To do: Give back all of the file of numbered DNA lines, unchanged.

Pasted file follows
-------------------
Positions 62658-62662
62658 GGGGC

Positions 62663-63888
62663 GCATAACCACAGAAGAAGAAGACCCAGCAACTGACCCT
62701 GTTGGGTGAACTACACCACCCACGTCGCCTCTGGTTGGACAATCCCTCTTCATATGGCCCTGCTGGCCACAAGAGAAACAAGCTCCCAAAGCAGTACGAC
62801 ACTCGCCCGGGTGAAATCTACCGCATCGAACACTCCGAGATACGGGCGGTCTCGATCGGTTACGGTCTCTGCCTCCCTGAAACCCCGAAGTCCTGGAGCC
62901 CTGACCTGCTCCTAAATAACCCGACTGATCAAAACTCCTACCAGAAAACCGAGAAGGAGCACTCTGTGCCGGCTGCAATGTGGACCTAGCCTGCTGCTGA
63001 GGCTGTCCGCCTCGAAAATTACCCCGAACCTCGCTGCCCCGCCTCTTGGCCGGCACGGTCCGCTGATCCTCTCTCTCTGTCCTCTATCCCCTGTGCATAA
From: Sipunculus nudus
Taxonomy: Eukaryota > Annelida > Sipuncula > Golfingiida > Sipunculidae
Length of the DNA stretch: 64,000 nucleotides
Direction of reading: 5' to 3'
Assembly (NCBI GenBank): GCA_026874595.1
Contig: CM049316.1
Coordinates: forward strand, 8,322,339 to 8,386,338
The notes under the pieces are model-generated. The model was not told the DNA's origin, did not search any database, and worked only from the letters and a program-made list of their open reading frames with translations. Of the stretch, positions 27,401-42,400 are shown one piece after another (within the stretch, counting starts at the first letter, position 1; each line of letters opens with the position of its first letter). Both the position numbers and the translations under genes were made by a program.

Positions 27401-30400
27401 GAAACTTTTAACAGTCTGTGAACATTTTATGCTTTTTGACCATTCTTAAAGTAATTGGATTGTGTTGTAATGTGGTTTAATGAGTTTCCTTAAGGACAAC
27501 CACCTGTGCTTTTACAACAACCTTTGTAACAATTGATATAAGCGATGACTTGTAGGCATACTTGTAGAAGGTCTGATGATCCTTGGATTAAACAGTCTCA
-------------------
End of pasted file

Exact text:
Positions 62658-62662
62658 GGGGC

Positions 62663-63888
62663 GCATAACCACAGAAGAAGAAGACCCAGCAACTGACCCT
62701 GTTGGGTGAACTACACCACCCACGTCGCCTCTGGTTGGACAATCCCTCTTCATATGGCCCTGCTGGCCACAAGAGAAACAAGCTCCCAAAGCAGTACGAC
62801 ACTCGCCCGGGTGAAATCTACCGCATCGAACACTCCGAGATACGGGCGGTCTCGATCGGTTACGGTCTCTGCCTCCCTGAAACCCCGAAGTCCTGGAGCC
62901 CTGACCTGCTCCTAAATAACCCGACTGATCAAAACTCCTACCAGAAAACCGAGAAGGAGCACTCTGTGCCGGCTGCAATGTGGACCTAGCCTGCTGCTGA
63001 GGCTGTCCGCCTCGAAAATTACCCCGAACCTCGCTGCCCCGCCTCTTGGCCGGCACGGTCCGCTGATCCTCTCTCTCTGTCCTCTATCCCCTGTGCATAA
From: Sipunculus nudus
Taxonomy: Eukaryota > Annelida > Sipuncula > Golfingiida > Sipunculidae
Length of the DNA stretch: 64,000 nucleotides
Direction of reading: 5' to 3'
Assembly (NCBI GenBank): GCA_026874595.1
Contig: CM049316.1
Coordinates: forward strand, 8,322,339 to 8,386,338
The notes under the pieces are model-generated. The model was not told the DNA's origin, did not search any database, and worked only from the letters and a program-made list of their open reading frames with translations. Of the stretch, positions 27,401-42,400 are shown one piece after another (within the stretch, counting starts at the first letter, position 1; each line of letters opens with the position of its first letter). Both the position numbers and the translations under genes were made by a program.

Positions 27401-30400
27401 GAAACTTTTAACAGTCTGTGAACATTTTATGCTTTTTGACCATTCTTAAAGTAATTGGATTGTGTTGTAATGTGGTTTAATGAGTTTCCTTAAGGACAAC
27501 CACCTGTGCTTTTACAACAACCTTTGTAACAATTGATATAAGCGATGACTTGTAGGCATACTTGTAGAAGGTCTGATGATCCTTGGATTAAACAGTCTCA